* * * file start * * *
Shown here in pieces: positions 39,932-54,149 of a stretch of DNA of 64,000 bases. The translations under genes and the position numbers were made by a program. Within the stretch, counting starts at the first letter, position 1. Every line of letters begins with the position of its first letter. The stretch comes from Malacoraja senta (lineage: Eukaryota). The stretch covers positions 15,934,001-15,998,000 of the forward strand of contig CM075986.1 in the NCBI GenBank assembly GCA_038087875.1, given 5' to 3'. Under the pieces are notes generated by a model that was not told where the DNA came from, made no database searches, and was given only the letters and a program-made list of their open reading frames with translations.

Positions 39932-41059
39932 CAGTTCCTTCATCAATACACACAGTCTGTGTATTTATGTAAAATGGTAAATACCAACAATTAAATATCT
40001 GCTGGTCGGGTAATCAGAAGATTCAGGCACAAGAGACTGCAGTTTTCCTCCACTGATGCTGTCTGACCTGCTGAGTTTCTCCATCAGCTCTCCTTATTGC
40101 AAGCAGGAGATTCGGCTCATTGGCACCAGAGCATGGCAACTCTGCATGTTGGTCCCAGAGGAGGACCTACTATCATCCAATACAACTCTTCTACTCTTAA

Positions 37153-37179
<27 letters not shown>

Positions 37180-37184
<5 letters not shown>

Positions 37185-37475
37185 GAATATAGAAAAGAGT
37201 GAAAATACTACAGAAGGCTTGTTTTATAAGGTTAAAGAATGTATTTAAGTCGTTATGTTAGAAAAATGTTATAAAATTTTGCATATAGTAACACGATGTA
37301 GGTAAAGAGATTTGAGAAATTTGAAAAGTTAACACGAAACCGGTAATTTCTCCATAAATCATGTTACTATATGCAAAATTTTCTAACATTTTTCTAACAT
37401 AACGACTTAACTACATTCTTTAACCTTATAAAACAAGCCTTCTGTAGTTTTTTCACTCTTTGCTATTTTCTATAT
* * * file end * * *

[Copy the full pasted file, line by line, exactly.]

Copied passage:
Shown here in pieces: positions 39,932-54,149 of a stretch of DNA of 64,000 bases. The translations under genes and the position numbers were made by a program. Within the stretch, counting starts at the first letter, position 1. Every line of letters begins with the position of its first letter. The stretch comes from Malacoraja senta (lineage: Eukaryota). The stretch covers positions 15,934,001-15,998,000 of the forward strand of contig CM075986.1 in the NCBI GenBank assembly GCA_038087875.1, given 5' to 3'. Under the pieces are notes generated by a model that was not told where the DNA came from, made no database searches, and was given only the letters and a program-made list of their open reading frames with translations.

Positions 39932-41059
39932 CAGTTCCTTCATCAATACACACAGTCTGTGTATTTATGTAAAATGGTAAATACCAACAATTAAATATCT
40001 GCTGGTCGGGTAATCAGAAGATTCAGGCACAAGAGACTGCAGTTTTCCTCCACTGATGCTGTCTGACCTGCTGAGTTTCTCCATCAGCTCTCCTTATTGC
40101 AAGCAGGAGATTCGGCTCATTGGCACCAGAGCATGGCAACTCTGCATGTTGGTCCCAGAGGAGGACCTACTATCATCCAATACAACTCTTCTACTCTTAA

Positions 37153-37179
<27 letters not shown>

Positions 37180-37184
<5 letters not shown>

Positions 37185-37475
37185 GAATATAGAAAAGAGT
37201 GAAAATACTACAGAAGGCTTGTTTTATAAGGTTAAAGAATGTATTTAAGTCGTTATGTTAGAAAAATGTTATAAAATTTTGCATATAGTAACACGATGTA
37301 GGTAAAGAGATTTGAGAAATTTGAAAAGTTAACACGAAACCGGTAATTTCTCCATAAATCATGTTACTATATGCAAAATTTTCTAACATTTTTCTAACAT
37401 AACGACTTAACTACATTCTTTAACCTTATAAAACAAGCCTTCTGTAGTTTTTTCACTCTTTGCTATTTTCTATAT